I get audiobooks. I do. It's a fun experience. Having a professional performer read a story to you is an interesting way to experience it. As an adaptation, it's just as valid as seeing a film or a stage play.
But it isn't reading the book.
Hell, Darwyn Cooke is an amazing comic book talent, and his second PARKER adaptation, THE OUTFIT, is coming out next month. Reading it will be a wonderful experience. It will be the chance to see an artist and craftsman take Stark's story and find a new way to tell it. A blending of the words with fresh images, with an exciting colour palette, and with the illusion of movement between panels that only the best can produce.
But it isn't reading the book.
I'm sure there's some deep part of us that misses the times when we could lay in bed at night and have someone read a story to us, or the times we sat around a campfire as someone trued to thrill or scare us with their words. Verbal storytelling is one of the oldest traditions we have and, as pretentious as it sounds, I'm sure audiobooks tap into that in some small way.
But it isn't....well you get the idea.
Reading the book is having a relationship with the words on the page. With the look, feel and smell of the book in your hands, or these days with the glow of the e-reader. It's not just about the story that the writer wants to tell, it's about how it's done. How are the words arranged on the page? How short are the sentences? Do they look like some strange work of art when you stare at them.
We may never put our finger on what, exactly, a writers voice is, but part of it is formed in that strange alchemy of arranging words in a particular way on a blank page. Having a good idea is not the same as being a good storyteller, but this doesn't come across in audiobooks because you're not reading the book. You're listening to someone else read it to you. Their voice is getting in the way, their tone and mannerisms are filtering the words. Sure, the books original author can narrate the audiobook, and that's as close as you can get. But it's still only close. Its still a totally different experience. How many times have you attended an authors reading, heard the way they read the words, and found that it doesn't match the way the words flowed in your head?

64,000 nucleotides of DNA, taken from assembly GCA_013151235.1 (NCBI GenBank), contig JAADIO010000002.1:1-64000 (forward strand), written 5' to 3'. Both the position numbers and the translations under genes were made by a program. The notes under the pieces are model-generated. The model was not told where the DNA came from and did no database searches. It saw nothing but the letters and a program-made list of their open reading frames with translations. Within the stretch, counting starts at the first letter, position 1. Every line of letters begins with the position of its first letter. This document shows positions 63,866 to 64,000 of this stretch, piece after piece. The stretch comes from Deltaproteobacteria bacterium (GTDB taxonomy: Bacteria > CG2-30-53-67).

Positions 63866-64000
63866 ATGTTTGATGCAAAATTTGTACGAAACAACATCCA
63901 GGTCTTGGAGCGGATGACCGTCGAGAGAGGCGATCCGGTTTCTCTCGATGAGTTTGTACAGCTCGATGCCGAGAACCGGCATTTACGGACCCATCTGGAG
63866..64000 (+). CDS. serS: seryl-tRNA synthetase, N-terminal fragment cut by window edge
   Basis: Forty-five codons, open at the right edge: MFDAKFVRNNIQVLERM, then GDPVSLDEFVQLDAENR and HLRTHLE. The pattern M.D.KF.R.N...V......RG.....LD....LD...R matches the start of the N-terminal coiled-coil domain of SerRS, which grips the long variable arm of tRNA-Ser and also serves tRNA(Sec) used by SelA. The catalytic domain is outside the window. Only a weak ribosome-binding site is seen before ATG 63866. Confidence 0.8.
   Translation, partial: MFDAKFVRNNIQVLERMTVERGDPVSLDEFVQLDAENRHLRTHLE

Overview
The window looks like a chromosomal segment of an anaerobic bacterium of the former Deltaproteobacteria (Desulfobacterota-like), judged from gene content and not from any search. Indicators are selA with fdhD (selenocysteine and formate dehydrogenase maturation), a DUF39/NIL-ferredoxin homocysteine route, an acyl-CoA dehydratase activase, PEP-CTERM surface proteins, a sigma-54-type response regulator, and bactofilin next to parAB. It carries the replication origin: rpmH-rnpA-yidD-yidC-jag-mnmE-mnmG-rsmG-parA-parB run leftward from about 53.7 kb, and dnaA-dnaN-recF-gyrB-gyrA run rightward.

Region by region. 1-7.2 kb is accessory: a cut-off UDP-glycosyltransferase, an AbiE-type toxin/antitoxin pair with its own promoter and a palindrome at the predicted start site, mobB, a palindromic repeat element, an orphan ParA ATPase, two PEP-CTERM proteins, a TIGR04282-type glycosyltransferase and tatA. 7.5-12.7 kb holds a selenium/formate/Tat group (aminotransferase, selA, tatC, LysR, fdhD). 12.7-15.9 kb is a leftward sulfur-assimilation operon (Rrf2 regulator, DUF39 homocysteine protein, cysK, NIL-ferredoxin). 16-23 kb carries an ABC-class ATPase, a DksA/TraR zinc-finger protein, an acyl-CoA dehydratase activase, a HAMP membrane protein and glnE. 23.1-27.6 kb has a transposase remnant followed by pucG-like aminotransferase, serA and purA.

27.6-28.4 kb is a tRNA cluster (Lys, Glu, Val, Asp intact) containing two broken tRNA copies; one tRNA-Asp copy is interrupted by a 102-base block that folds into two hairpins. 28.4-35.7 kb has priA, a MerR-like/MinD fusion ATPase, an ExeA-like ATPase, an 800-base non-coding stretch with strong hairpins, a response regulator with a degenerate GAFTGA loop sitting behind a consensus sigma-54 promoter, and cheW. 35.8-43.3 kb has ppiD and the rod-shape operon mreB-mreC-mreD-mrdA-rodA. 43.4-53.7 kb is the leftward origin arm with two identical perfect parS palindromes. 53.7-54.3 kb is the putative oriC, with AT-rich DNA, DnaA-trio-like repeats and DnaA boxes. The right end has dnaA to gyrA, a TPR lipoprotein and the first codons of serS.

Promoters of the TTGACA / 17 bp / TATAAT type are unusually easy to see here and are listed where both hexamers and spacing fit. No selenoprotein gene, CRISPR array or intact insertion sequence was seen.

We each form our on bond with those words on the page. It's why reading is so much fun, it's a truly personal thing. A roomful of people can sit and read the same text but have totally different experiences.
I've had many recent conversations with people who talk to me about books that they've read, only to find out that they've not read the book. They've listened to a version of it. It's like watching the film adaptation of THE PRINCESS BRIDE and then having an opinion on the book. Inconceivable.
My favourite audiobook of all time might actually be THE PRINCESS BRIDE. An old cassette version, narrated with great humour by Rob Reiner. It was the good parts of the 'good parts version,' and I wore that tape out in my teenage years. In fact, I think I listened to that before ever reading the book. And i'd watched the film before listening to the audio. Each one was a different experience, but only the book was the really personal one.
I understand the time argument. I do. People listen to audiobooks in their daily commute, or at the gym, or on a long holiday drive across country. It's a chance to enjoy the story whilst doing something else, and it can be very easy, very tempting, to begin relying on that for your 'reading.' Except that it's not reading.
Nobody said it would be easy. We get older, we gather people, and jobs, and hobbies and chores. What we find is that time becomes reeeeeeally important. But do the book a favour; make the time. Find the personal bond with the words on the page.
Recently I bought a bike so that I could cycle the six mile round trip to work each day. It would get me fit in a hurry, and that's important to me. But i'm not willing to give up that twenty minutes on the bus when I can sit and read. At my day job I don't have access to my books. And when i'm at home i'm working on my writing, or a website, or a podcast, or living my life. Those two bus trips each day are when I make the time.
Not everyone can take the bus. Not everyone can make time the same way. But if you take one thing from my many angry rants in this here interworld, make it this. Make the time, somehow.
I preach it at the day job, and not always to great success. I'm sure many of you have had the same conversation, sat with someone telling you that they spent two hours looking for something to watch on the telly, but looking at you strange if you suggest turning the damn thing off and picking up a book.
A film might leave you cold, but the book might get you hot in a hurry. You might love an audiobook, but then find you hate the book. On the other hand, you might listen to a story being narrated and find it dull or lifeless, but then find that the page somehow makes the same story take off. It's one of the best magic tricks around.
Anyone with me? Anyone else want to go and tell a few people in their lives to make the time?
And how do you do it? What little sacrifices do you make in order to sit and read? What tips and cheats do you have for anyone out there struggling with the same problem?